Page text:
The guest who outstayed his welcome

Fugitive Julian Assange sought refuge in the Ecuadorian embassy. His hosts soon tired of him.


Assange: needs house-training
(Image credit: 2017 Getty Images)

Pity the long-suffering staff at the Ecuadorian embassy they have had to endure living with a squatter for seven years, ever since Wikileaks founder Julian Assange holed up there after skipping bail while awaiting extradition to Sweden on charges of sexual assault and rape. Last week, they decided they'd finally had enough and kicked him out, saying he was damaging Ecuador's international standing by carrying out "innumerable acts of interference in the politics of other states" while staying there, reports Dan Collyns in The Guardian.

A very costly holiday

They had other good reasons for wanting to eject the fugitive. He rode a skateboard and played football inside the small embassy building, and reportedly mistreated and threatened embassy staff he even came to blows with security workers. Staff were also driven to distraction by their guest's unspecified problems with hygiene one that was anyway "very unpleasant" and "attributed to a digestive problem". Assange's rudeness and ingratitude toward his adopted country was made all the more galling by the fact that his stay "proved very costly". Ecuador spent "more than $5.8m on its guest's security between 2012 and 2018 and nearly $400,000 on his medical costs, food and laundry".

And it's not as if Ecuador didn't go to elaborate lengths to deal with Assange's concerns. When his bathroom developed a blockage, he was worried "that British intelligence would use the broken bathroom as a pretext to sneak in", says Jos Abad Lin in El Pas. So, instead of hiring a London plumber, they paid for a former embassy employee, now living in Spain, to fly to London to fix the problem. The pay for this job ended up "just as unusual as the assignment: €4,000". All this just so that Assange "could once again let the shower water run something he did to make it more difficult for someone to listen in on his conversations".

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Such indulgences did nothing to prevent Assange from throwing a fit when things didn't go his own way, says Steven Erlanger and Nicholas Casey in The New York Times. After the government "limited his visitors and required him to clean his bathroom and look after his cat", Assange promptly sued them "claiming that it was violating his rights". In a last gasp attempt to "persuade" them to keep hosting him, Wikileaks published a "vast trove of emails, text messages and photos" describing the "extravagant life" of the president and his family. These included material about "lavish dinners, expensive watches and trips around the world" as well as a private picture of President Moreno.

Assange may have blown through enough of Ecuador's money to have funded "155 council houses, 88 community schools and a health centre", but he seems to have resources to spare, say Jack Elsom and Gerard Couzens in the Daily Mail. Wikileaks has indicated it will "fork out hundreds of thousands of pounds" in order to help its founder avoid extradition to the US. Still, he will almost certainly have to spend time inside for skipping bail in 2012. Let us hope that his hosts there are somewhat less indulgent.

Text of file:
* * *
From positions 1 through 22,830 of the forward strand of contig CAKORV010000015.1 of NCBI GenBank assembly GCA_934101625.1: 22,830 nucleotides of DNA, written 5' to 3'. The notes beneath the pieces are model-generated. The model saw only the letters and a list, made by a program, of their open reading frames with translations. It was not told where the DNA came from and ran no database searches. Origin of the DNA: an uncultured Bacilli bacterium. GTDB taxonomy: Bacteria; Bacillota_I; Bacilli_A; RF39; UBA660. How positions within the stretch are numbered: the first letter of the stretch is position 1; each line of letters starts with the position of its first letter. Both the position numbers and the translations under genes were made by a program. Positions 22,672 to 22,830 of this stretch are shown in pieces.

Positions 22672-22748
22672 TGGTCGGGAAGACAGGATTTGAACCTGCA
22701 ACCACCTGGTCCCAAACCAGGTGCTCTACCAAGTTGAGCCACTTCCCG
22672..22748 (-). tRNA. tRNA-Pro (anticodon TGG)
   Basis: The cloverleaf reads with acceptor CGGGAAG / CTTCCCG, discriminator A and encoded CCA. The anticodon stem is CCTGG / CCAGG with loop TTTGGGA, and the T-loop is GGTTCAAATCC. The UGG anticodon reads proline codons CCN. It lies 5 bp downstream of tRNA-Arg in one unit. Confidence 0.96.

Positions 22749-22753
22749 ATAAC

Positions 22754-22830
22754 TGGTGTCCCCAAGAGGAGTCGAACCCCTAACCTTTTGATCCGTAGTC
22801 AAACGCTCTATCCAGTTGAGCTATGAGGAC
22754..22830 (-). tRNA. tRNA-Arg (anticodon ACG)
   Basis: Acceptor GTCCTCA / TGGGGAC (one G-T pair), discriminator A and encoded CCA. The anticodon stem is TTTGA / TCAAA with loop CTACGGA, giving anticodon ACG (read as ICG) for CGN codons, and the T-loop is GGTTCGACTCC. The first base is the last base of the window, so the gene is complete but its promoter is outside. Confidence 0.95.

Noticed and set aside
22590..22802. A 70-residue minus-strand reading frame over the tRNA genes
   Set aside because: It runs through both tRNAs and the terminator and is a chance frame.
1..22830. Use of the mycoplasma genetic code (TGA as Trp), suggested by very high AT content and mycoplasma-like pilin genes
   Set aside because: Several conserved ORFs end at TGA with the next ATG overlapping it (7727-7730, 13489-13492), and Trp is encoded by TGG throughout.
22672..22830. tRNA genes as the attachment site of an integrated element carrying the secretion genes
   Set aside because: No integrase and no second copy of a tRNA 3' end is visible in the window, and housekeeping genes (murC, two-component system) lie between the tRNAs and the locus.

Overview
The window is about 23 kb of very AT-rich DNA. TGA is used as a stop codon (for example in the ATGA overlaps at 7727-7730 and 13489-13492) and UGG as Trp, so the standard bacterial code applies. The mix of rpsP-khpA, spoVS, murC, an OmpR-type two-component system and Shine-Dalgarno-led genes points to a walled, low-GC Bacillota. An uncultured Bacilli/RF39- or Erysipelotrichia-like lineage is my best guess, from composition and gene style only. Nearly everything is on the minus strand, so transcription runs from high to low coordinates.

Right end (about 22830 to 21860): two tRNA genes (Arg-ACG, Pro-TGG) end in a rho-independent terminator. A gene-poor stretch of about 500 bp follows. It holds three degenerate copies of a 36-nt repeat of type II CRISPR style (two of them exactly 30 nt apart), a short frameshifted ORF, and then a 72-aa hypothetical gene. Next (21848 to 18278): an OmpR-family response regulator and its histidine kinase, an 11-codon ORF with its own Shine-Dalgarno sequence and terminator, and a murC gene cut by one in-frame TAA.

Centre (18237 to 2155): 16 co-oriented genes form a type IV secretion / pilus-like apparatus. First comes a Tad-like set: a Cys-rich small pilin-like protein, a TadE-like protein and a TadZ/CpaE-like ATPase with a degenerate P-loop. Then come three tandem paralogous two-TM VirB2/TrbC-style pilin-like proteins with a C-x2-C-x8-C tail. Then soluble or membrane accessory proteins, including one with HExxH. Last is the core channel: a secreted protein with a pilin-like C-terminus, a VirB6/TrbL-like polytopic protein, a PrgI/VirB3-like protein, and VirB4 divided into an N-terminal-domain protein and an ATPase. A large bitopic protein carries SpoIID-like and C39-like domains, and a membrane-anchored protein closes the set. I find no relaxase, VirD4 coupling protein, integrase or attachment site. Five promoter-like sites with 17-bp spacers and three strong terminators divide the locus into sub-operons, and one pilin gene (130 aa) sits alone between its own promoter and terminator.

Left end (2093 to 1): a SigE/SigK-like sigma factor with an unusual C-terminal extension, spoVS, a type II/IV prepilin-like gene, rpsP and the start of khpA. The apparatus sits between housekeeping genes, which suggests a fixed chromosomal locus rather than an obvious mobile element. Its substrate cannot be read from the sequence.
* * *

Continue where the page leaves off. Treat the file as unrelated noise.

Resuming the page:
Tabloid money this charmless man should save our struggling middle classes

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"I normally have little time for the pontifications of the OECD," says Jeff Prestridge in The Mail on Sunday. But the club of developed nations' latest report on the failing financial health of Britain's middle class is "required reading". Let it be a wake-up call to the "bungling government that it must not forget its natural supporters", who aspire to build better futures through hard work and saving. The report warns "the middle class looks increasingly like a boat in rocky waters", under attack from minimal wage growth, and a "relentless tide of mounting bills". "Charmless" Chancellor of the Exchequer Philip Hammond should cut them some slack and promise no more tax rises or assaults on the tax breaks for those who want to put money away for the future.

"We all have moments of fantasising about just how much better life would be if we won the lottery and never had to work again," says Karren Brady in The Sun on Sunday. But be careful what you wish for all too often the big life changes that ensue are not all for the best. Take Colin and Christine Weir, Britain's biggest lottery winners, for example. They are the latest lottery casualties after they announced last week that they are divorcing eight years after scooping the £161m Euromillions jackpot. Before the split, they had been married for 38 years. "I guess it's just another reminder that money really can't buy happiness. In fact, let's all take a moment to count our lucky stars that we haven't won the lottery this week."